Reversal agent for factor Xa inhibitors effective in patients with major bleeding on factor Xa inhibiting therapy

Full Study Report of Andexanet Alfa for Bleeding Associated with Factor Xa Inhibitors

Literature - Connolly SJ, Crowther M, Eikelboom JW et al. - N Engl J Med. 2019. doi: 10.1056/NEJMoa1814051

Introduction and methods

Factor Xa inhibitors such as apixaban or rivaroxaban have a favorable benefit-risk profile for the treatment and prevention of thrombotic events. They are, however, associated with an increased risk of acute major bleeding, which can lead to substantial morbidity and mortality [1-5].

Andexanet alfa is a modified recombinant inactive form of human factor Xa that is specifically developed to bind and sequester factor Xa inhibitor molecules, to rapidly reduce anti-factor Xa activity [6,7]. In volunteers receiving apixaban or rivaroxaban, andexanet was shown to rapidly reduce both the unbound fraction of the plasma level of factor Xa inhibitor and anti-factor Xa activity [8]. The U.S. FDA approved andexanet in May 2018 for situations in which reversal of anticoagulation by apixaban or rivaroxaban is needed due to life-threatening or uncontrolled bleeding.

The Andexanet Alfa, a Novel Antidote to the Anticoagulation Effects of Factor Xa Inhibitors (ANNEXA-4) study assessed the efficacy and safety of andexanet in patients with acute major bleeding while treated with a factor Xa inhibitor, in a multicenter, prospective, open-label single-group cohort study design. Patients were eligible if they had received within 18 hours prior to presentations with acute major bleeding one of the following: apixaban, rivaroxaban, or edoxaban at any dose or enoxaparin at a dose of at least 1 mg per kg body weight per day.

The two coprimary efficacy outcomes were percent change from baseline in anti-factor Xa activity after andexanet treatment and the percentage of patients with excellent or good hemostatic efficacy 12 hours after the andexanet infusion. The efficacy analysis population included only patients who retrospectively met both of two criteria: baseline anti–factor Xa activity of at least 75 ng/mL (or ¬0.25 IU/mL for patients receiving enoxaparin) and confirmed major bleeding at presentation (n=254). All patients who had received andexanet were included in the safety analyses. All patients were followed for a minimum of 30 days or until death.

Main results

  • 352 Patients were included, of whom 36% received rivaroxaban, 55% received apixaban, 3% received edoxaban and 6% received enoxaparin.
  • The primary site of bleeding was intracranial in 64% of patients and gastrointestinal in 26%.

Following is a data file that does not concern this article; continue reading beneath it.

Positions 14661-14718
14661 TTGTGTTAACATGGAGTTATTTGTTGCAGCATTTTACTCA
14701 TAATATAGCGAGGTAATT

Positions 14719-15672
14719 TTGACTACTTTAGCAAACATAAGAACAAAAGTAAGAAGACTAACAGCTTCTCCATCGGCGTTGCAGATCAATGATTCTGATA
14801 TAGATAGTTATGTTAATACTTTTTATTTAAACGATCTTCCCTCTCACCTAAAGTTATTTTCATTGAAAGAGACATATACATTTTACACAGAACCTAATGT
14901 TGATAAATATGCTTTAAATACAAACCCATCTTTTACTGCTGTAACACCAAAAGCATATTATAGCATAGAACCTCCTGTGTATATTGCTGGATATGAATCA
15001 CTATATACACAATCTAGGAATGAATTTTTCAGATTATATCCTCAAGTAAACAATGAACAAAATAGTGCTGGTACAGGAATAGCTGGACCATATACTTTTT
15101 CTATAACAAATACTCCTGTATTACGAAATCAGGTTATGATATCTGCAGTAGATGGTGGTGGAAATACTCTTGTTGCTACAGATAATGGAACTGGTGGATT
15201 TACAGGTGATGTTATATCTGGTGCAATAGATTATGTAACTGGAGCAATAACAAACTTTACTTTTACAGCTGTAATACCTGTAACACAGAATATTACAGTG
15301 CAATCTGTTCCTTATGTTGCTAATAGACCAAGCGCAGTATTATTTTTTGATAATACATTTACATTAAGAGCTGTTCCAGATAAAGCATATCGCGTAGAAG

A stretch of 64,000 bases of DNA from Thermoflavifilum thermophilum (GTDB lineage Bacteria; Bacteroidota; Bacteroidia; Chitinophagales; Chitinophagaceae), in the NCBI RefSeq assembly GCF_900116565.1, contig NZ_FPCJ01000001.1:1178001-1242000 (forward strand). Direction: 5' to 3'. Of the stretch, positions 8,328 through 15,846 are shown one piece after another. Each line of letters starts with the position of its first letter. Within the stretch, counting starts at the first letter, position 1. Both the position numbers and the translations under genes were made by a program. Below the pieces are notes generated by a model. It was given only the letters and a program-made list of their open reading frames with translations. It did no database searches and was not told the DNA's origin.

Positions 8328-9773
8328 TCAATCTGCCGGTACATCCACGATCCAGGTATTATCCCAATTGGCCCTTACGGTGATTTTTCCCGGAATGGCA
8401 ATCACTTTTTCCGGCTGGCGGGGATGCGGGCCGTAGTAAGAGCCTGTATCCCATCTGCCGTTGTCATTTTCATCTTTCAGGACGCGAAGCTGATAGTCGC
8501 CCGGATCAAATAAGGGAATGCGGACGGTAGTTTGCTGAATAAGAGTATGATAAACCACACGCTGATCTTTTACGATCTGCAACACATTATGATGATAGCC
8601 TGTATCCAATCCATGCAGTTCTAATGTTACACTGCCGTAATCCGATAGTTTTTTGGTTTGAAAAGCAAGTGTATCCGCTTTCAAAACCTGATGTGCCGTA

• In the efficacy population, anti-factor Xa activity was reduced by 92% (95%CI: 91-93) at the end of bolus administration in the 134 patients receiving apixaban, and by 92% (95%CI: 88-94) in the 100 patients on rivaroxaban. Patients on enoxaparin showed 75% (95%CI: 66-79) reduction of anti-factor Xa activity.
  • 4, 8 and 12 hours after andexanet infusion, the median value for anti-factor Xa activity was reduced from baseline by 32%, 34% and 38% respectively in those treated with apixaban, and by 42%, 48% and 62% in those on rivaroxaban.
  • 82% of 249 patients who could be evaluated for hemostatic efficacy were adjudicated as having excellent or good hemostatic efficacy at 12 hours (95%CI: 77-7). 171 had excellent hemostatic efficacy.
  • 85% Of patients admitted with gastrointestinal bleeding had excellent or good hemostatic efficacy, and 80% of those with intracranial bleeding.
  • 10% of patients (34) had a thrombotic event during follow-up, 11 of whom within 5 days after andexanet therapy. 11 had an event between 6 and 14 days, and 12 between 15 and 30 days. 49 patients died within 30 days after enrollment, 35 of whom due to CV causes.


Administration of andexanet to patients presenting with acute major bleeding while on factor Xa inhibitor treatment yielded rapid reversal of factor Xa inhibition. 82% Of patients had excellent or good hemostatic efficacy at 12 hours.


1. The EINSTEIN Investigators. Oral rivaroxaban for symptomatic venous thromboembolism. N Engl J Med 2010; 363: 2499-510.

2. Patel MR, Mahaffey KW, Garg J, et al. Rivaroxaban versus warfarin in nonvalvular atrial fibrillation. N Engl J Med 2011;365: 883-91.

3. Granger CB, Alexander JH, McMurray JJV, et al. Apixaban versus warfarin in patients with atrial fibrillation. N Engl J Med 2011; 365: 981-92.

4. Agnelli G, Buller HR, Cohen A, et al. Oral apixaban for the treatment of acute venous thromboembolism. N Engl J Med 2013; 369: 799-808.

5. Eikelboom JW, Connolly SJ, Bosch J, et al. Rivaroxaban with or without aspirin in stable cardiovascular disease. N Engl J Med 2017; 377: 1319-30.

6. Lu G, DeGuzman FR, Hollenbach SJ, et al. A specific antidote for reversal of anticoagulation by direct and indirect inhibitors of coagulation factor Xa. Nat Med 2013; 19: 446-51.

7. Ghadimi K, Dombrowski KE, Levy JH, Welsby IJ. Andexanet alfa for the reversal of Factor Xa inhibitor related anticoagulation. Expert Rev Hematol 2016; 9: 115-22.

8. Siegal DM, Curnutte JT, Connolly SJ, et al. Andexanet alfa for the reversal of factor Xa inhibitor activity. N Engl J Med 2015; 373: 2413-24.

Find this article online at NEJM

Facebook Comments


We’re glad to see you’re enjoying PACE-CME…
but how about a more personalized experience?

Register for free